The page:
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More on b-numbers, part B

This is a continuation of the previous post on b-numbers.

===

For a b-number ‘x’ in the range 4096 to 8191 (13 bit length),
it appears at first glance that, modulo 4096,

x == y (mod 4096), where y is a b-number in
the range 1-4095;

Details:

 

k up to 4095:

 

5 // term 1
13
21
29
37
45
53
61
77
85 // term 10
93
101
109
117
125
149
173
181
189
205
213
221
229
237 x
245
253
309
341
365
373
381
405
429
437 x
445
461
469
477
485
493 x
501
509
629
693
725
749
757
765
821
853 // term 50
877
885
893
917
941
949
957
973
981
989
997
1005
1013
1021
1205
1237
1261
1277
1397
1461
1493
1517
1525
1533
1653
1717
1749
1773
1781
1789
1845
1877
1901
1909
1917
1941
1965
1973
1981
1997
2005
2013
2021
2029
2037
2045
2229
2285
2485 /
2517 // term 100
2541
2557
2741
2773
2797
2813
2933
2997
3029
3053
3061
3069
3253
3285
3309
3325
3445
3509
3541
3565
3573
3581
3701
3765
3797
3821
3829
3837
3893
3925 // t. 130
3949
3957
3965
3989
4013
4021
4029
4045
4053
4061 // term 140
4069
4077
4085
4093 // term 144

 

k from 4096 to 8191, modulo 4096

 

237 // b-number term number 145, modulo 4096
437
493
725
765
885
1013
1205
1261
1461
1493
1517
1533
1717
1749
1773
1789
1909
1973
2005
2029
2037
2045
2229
2285
2485
2517
2541
2557
2741
2773
2797
2813
2933
2997
3029
3053
3061
3069
3253
3285
3309
3325
3445
3509
3541
3565
3573
3581
3701
3765
3797
3821
3829
3837
3893
3925
3949
3957
3965
3989
4013
4021
4029
4045
4053
4061
4069
4077
4085
4093

 

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Written by meditationatae

September 25, 2017 at 12:06 am

Posted in History

The b-numbers again

If we write the (hypothetical, from now on understood) sequence from TM #4 (chaotic), 5-state, 2-symbol tape of Marxen and Buntrock in rows of 8, the 3rd column has a complex structure.

Suppose we use “index 1”-notation, which just means that the first term of the sequence, 3, is written s(1) instead of s(0) as would be the case with arrays in C, C++, and so on.

Then the third column is made up of s(3) = 5, s(11), s(19), and in general s(8j + 3) for some integer j with 0<= j < oo.

Empirically,  s(j) <= j+2. When j is congruent to 3 modulo 8, so that s(j) is a third-column term, it happens that:

s(j) = j+2 exactly.

When this happens, in column 3, I call j+2 a b-number (basic number). Or in other words, if k is such that s(k-2) = k, and

k == 5 (mod 3), and of course k >2, then by definition k is a basic number or b-number.

When k == 5 (mod 3), but s(k-2) is not k, then I’ve called k a forbidden number. This is justified by studying the binary expansion of s(k-2)  when k is a forbidden number.

Empirical study gives some credence to the belief that, when k is not a b-number, s(k-2) can be obtained from ‘k’ by omitting one or more of the most significant bits of k, all consecutive bits, while always leaving perhaps 3 bits of ‘k’ to yield 101_(Base 2) = 5_(Base 10).

Moreover, a first look gave me a clue that when k is forbidden, then s(k-2) can be obtained from the binary expansion of k by omitting the most significant ‘1’ bit from k in base 2, and going on striking-out mentally the most significant ‘1’ bits (starting at the leftmost bit) and stopping when and only when the modified number is a b-number. Thus, if k is forbidden, s(k-2) would still be a b-number or basic number.

The new feature I hadn’t looked at previously is the count of b-numbers by bit-length.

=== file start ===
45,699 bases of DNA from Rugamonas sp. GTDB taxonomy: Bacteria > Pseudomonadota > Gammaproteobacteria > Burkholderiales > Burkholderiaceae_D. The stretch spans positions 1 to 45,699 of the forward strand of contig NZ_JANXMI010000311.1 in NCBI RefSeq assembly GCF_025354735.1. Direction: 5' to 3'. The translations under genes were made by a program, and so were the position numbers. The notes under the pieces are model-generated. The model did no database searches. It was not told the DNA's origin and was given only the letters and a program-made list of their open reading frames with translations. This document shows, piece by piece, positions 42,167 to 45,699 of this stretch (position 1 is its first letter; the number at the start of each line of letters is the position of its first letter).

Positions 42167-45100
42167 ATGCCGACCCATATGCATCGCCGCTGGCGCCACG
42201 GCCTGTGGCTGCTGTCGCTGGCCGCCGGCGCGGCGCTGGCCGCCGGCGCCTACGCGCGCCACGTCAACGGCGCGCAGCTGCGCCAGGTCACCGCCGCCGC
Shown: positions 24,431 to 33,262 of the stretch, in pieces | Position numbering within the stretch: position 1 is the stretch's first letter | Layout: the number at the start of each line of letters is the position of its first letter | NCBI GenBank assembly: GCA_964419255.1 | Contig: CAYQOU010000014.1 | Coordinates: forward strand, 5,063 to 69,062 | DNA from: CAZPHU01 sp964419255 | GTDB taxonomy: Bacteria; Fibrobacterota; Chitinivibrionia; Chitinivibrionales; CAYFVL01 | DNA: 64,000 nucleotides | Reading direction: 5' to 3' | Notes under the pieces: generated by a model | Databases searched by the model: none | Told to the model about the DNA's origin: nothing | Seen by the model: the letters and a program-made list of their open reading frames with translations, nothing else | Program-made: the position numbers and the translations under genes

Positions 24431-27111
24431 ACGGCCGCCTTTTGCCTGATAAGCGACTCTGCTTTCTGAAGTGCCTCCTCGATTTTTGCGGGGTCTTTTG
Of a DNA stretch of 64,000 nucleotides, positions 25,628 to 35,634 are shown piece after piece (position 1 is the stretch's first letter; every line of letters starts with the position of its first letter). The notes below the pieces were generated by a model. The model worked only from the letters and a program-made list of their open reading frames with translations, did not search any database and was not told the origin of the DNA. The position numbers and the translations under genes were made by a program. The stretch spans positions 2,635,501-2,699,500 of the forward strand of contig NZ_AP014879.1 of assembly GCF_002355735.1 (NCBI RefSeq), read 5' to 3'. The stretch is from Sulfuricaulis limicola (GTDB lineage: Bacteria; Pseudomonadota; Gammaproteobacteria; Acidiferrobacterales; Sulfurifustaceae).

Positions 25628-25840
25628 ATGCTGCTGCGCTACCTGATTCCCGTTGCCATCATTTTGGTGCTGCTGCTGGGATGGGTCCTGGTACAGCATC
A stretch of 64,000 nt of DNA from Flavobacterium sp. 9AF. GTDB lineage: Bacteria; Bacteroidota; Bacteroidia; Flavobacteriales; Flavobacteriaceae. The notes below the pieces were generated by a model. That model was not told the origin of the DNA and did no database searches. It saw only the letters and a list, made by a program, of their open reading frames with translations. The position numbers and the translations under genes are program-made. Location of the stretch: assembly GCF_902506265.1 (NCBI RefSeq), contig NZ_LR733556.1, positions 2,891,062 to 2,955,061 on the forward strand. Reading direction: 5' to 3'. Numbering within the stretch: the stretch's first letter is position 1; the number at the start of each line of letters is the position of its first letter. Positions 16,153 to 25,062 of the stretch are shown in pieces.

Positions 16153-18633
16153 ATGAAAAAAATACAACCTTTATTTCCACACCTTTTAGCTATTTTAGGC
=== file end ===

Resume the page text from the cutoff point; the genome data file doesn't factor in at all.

The following table has this , with a coming explanation:

n count(n)
======================
10 22
11 32
12 48
13 71
14 106
15 158
16 234
17 348
18 518
19 772
20 1152

n is a bit-length of a positive integer.
Examples: 6 has bit-length 3, 2^k has
bit length k+1, 100 has bit-length 7,
ans 2^k – 1 has bit-length k.

count(n) is the number of b-numbers with bit-length equal to n.
So there are 22 b-numbers with 10 bits, which means in the
range 512 to 1023 inclusive. And so on up to 20 bits.

You’ll see that c(n+1) is approximately (3/2)*c(n),
better than chance in my opinion.

In other words, while there are 48 b-numbers
in the range 2048 to 4095, there are only
23 in the range 4096 to 8191 (which is
twice as long).
To if we increase n by +1, the frequency of
b-numbers is reduced by a factor of 4 approximately.

Perhaps these correspond to two extra “pseudo-random”
boolean 0/1 conditions for a 13-bit b-number, as
compared to a 12-bit b-number. This line of
inquiry has not so far been pursued further.

If you look at the first few dozen b-numbers,
you might notice that 2^k – 3 is a b-number
for k = 3, 4, 5, 6, 7, … 15, …
There are other “magic numbers” like 3.
While consistent, these “magic numbers”
and their patterns still give complicated
sequences.

Perhaps I missed something that could be guessed
from the fact that c(n+1) is approximately (3/2)*c(n).

I find this problem of pattern recognition both
tantalizing and frustrating, because it is
produced by such a seemingly simple 5-state,
2-symbol Turing machine, starting with a
blank tape.

The first 100 b-numbers :

5
13
21
29
37
45
53
61
77
85
93
101
109
117
125
149
173
181
189
205
213
221
229
237
245
253
309
341
365
373
381
405
429
437
445
461
469
477
485
493
501
509
629
693
725
749
757
765
821
853
877
885
893
917
941
949
957
973
981
989
997
1005
1013
1021
1205
1237
1261
1277
1397
1461
1493
1517
1525
1533
1653
1717
1749
1773
1781
1789
1845
1877
1901
1909
1917
1941
1965
1973
1981
1997
2005
2013
2021
2029
2037
2045
2229
2285
2485
2517

 

 

Written by meditationatae

September 23, 2017 at 7:01 am

Posted in History

C source code to current TM #4 (chaotic) simulator

The code compiles and executes without problems using the GCC compiler on architecture x86_64 on Linux.

It only needs the standard C library. It’s an accelerated simulator that combines many repated operations into one big operation. It was checked against a conventional un-accelerated TM simulator, and the outputs matched.

(no name program, or sim12g84.c locally):

=========================================================

 

#include <stdio.h>
#define STACK_HEIGHT 100000000
#define TMAX 10

 

long lstack[STACK_HEIGHT]; // pile gauche; pas de malloc ou calloc
long rstack[STACK_HEIGHT]; // pile droite; “” “” “”

int main(void)
{